Qt Contributors Summit 2022 - Program/Conan - a package manager for Qt?
State of the endeavour, discussion about future
- Kai Köhne
(Taken by Samuel Gaist)
What has been done ?
- Missing a convenient way to get Qt and dependencies
- Bridge the gap between binary and source deliverables
- Command line and script friendly
- Simplified build instructions for your application
- Getting projects to be built by users can be a pain for them because of the various way required to get dependencies
- Side note: QIW now also have support for command line now
- Rather than having a long list of dependencies and the various ways to get them, what about having a one liner for users to call and get them all?
- Reduce number of binaries
- More flexibility for add-ons (Qt or other)
- Source only releases
- Independent release schedule
- Binaries & source builds
- Large list of existing packages
- Support for various build systems
- Complexity (e.g. support for various build system makes it possible to do things in several different ways but none where very satisfactory)
- Only Qt 6 packages (Qt 6.2 currently, the complete automation is not yet in place)
- Cross-compilation is WIP in Conan
Opportunities (i.e. to be done)
- Qt sources: Third-party code may be removed in the future not all of them though depending on the patching required
- IDE Integration (i.e. automatic dependency installation)
- Installer integration
- Vendor lock-in (server side is really limited as it is the main product is JFrog)
- `conan-center` vs Qt Company server (integration with COIN, etc.)
- Low adoption (less than a 1000 users in the first half of the year and most of them are in Finland)
Have you personally tried Conan ?
- Not used it yet however could be useful to setup machine for newcomers
- There are no instructions on how to use it
- Not made it officially recommended yet
- Useful for multiple dependencies project but not really for pure Qt projects
- it does not simplifly things (basically call qtenv2.bat/msvc.bat -> done, or just add Qt/bin to path) . You then have all modules in path instead of some per-project directory with a long path name...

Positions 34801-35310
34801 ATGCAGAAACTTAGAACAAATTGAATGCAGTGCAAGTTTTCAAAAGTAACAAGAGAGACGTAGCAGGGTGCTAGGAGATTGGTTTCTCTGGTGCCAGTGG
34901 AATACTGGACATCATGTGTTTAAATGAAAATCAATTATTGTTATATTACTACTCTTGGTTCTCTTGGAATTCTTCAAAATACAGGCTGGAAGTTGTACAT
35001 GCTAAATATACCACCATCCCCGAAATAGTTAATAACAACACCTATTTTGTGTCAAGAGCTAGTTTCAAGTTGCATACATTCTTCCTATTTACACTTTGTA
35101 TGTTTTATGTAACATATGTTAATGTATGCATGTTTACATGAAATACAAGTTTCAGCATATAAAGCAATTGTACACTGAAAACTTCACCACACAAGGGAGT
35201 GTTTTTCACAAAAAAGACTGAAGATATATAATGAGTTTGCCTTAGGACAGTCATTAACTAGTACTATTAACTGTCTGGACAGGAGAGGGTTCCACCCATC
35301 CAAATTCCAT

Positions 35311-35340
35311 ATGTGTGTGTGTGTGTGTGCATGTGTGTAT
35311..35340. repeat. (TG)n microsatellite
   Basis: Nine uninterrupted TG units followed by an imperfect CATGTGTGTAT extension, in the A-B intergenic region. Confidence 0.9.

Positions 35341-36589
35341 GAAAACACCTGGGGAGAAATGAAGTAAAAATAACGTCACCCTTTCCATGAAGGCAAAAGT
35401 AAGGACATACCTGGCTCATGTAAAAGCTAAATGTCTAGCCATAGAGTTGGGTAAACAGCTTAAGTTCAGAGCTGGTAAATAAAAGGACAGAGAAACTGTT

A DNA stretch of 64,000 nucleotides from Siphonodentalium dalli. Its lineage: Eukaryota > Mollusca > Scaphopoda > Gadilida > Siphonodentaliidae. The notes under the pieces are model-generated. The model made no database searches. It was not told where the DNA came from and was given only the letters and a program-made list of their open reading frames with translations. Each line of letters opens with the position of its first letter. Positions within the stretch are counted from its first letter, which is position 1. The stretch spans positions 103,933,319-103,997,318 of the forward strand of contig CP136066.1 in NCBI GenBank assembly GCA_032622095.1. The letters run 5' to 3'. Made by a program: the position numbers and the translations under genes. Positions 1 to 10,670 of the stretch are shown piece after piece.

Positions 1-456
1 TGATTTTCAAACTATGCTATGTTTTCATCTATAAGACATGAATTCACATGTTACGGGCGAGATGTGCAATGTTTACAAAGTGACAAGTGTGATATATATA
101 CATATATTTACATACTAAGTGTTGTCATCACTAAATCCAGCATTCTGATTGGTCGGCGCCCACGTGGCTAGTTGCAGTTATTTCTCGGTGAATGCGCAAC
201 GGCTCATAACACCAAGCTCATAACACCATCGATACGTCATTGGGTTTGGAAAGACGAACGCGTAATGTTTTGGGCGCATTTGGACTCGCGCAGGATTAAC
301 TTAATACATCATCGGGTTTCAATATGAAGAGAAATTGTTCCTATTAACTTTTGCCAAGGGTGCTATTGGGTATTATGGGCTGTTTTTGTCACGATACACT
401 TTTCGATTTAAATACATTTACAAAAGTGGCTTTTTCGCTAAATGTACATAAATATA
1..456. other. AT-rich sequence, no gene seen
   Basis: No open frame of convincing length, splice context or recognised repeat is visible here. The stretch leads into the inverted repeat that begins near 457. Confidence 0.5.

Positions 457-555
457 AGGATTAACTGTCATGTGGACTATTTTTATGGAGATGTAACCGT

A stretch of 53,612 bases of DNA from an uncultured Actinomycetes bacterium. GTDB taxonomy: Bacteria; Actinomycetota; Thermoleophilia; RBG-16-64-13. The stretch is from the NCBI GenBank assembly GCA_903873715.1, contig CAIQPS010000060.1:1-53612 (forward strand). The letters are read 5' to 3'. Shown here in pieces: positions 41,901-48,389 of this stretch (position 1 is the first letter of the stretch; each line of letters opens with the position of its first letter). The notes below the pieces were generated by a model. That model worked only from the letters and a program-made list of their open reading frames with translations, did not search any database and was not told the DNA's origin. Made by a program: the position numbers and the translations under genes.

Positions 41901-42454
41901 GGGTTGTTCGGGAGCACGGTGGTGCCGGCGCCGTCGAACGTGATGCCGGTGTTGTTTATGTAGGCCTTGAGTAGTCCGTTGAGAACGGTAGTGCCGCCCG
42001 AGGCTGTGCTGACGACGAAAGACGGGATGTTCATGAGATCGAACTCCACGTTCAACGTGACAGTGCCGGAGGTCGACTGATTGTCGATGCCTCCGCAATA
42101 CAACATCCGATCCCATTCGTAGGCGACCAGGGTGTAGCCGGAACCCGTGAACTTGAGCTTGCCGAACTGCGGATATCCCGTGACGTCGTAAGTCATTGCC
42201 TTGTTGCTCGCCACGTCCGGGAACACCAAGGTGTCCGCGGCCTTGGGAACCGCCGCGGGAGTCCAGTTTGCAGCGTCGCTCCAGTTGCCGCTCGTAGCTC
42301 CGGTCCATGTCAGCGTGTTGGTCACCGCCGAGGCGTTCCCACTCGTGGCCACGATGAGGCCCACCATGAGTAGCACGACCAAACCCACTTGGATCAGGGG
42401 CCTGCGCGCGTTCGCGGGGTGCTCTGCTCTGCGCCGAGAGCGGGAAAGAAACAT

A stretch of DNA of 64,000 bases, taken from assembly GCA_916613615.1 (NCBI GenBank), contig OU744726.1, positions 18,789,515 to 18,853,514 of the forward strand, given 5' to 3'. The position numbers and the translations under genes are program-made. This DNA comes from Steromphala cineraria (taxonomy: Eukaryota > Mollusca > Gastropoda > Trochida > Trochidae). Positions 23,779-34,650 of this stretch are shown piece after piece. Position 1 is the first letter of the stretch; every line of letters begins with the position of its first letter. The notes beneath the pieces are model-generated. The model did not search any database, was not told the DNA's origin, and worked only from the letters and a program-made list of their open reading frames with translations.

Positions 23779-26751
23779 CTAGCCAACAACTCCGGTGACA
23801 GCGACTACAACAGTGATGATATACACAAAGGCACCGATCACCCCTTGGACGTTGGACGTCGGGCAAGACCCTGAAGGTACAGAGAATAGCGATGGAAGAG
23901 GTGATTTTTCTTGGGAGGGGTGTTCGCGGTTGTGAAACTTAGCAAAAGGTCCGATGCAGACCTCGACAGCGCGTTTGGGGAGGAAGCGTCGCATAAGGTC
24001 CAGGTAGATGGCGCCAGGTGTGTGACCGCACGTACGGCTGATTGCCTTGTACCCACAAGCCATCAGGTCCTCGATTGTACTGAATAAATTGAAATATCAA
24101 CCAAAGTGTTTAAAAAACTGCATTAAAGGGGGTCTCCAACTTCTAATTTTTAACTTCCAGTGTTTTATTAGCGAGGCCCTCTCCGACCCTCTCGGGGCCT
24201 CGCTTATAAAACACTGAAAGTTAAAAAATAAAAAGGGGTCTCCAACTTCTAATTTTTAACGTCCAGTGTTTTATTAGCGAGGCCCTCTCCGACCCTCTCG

- I tried it, but quickly gave up. But that tryout was a while ago. My main pain point was, that I had to copy paste commands that were ~5 command line lines long so that conan build "something" in some "magic directory" on my hard disk. It was completely unclear what it did and where things ended up and how I use the resulting Qt. But as said it has been a while since I tried
- i tried it and worked quite good for me
- for conan you just need a conanfile with the packages you need + a cmake config to do some magic, that wasn't complicated in my opinion
- Conda / Mamba could be a better alternative because simpler
- hot take. add a configure --conan option. which would download and install conan, and then use it to download prebuilt qt, or configure it for building + building it
- Would require qt5.git in any case
- Would at least make it more prominent
- Just my 2 cents: I'm using this in a project that (among other targets) cross-compiles to Android.
If conan hasn't broken the build again (which happens quite often) it's a joy to have protobuf, grpc, boost etc. (cross-)built automagically. If the build breaks its frustrating to find the cause. Handling of host tools for cross platform builds is also problematic.
The documentation is "lacking", for cmake the 1.x generators are deprecated (won't exist in 2.0), the 2.x generators are already usable in 1.x but are declared as unstable (moving target) and are terribly documented. Lots of magic python properties only found by searching the github issue tracker.
However I've no yet tried to add Qt via Conan, still using the online installer for this.
answer: Agreed -> virtual environment generators are recommended
- Do we solve an actual problem users have ?
Ran out of time to answer that one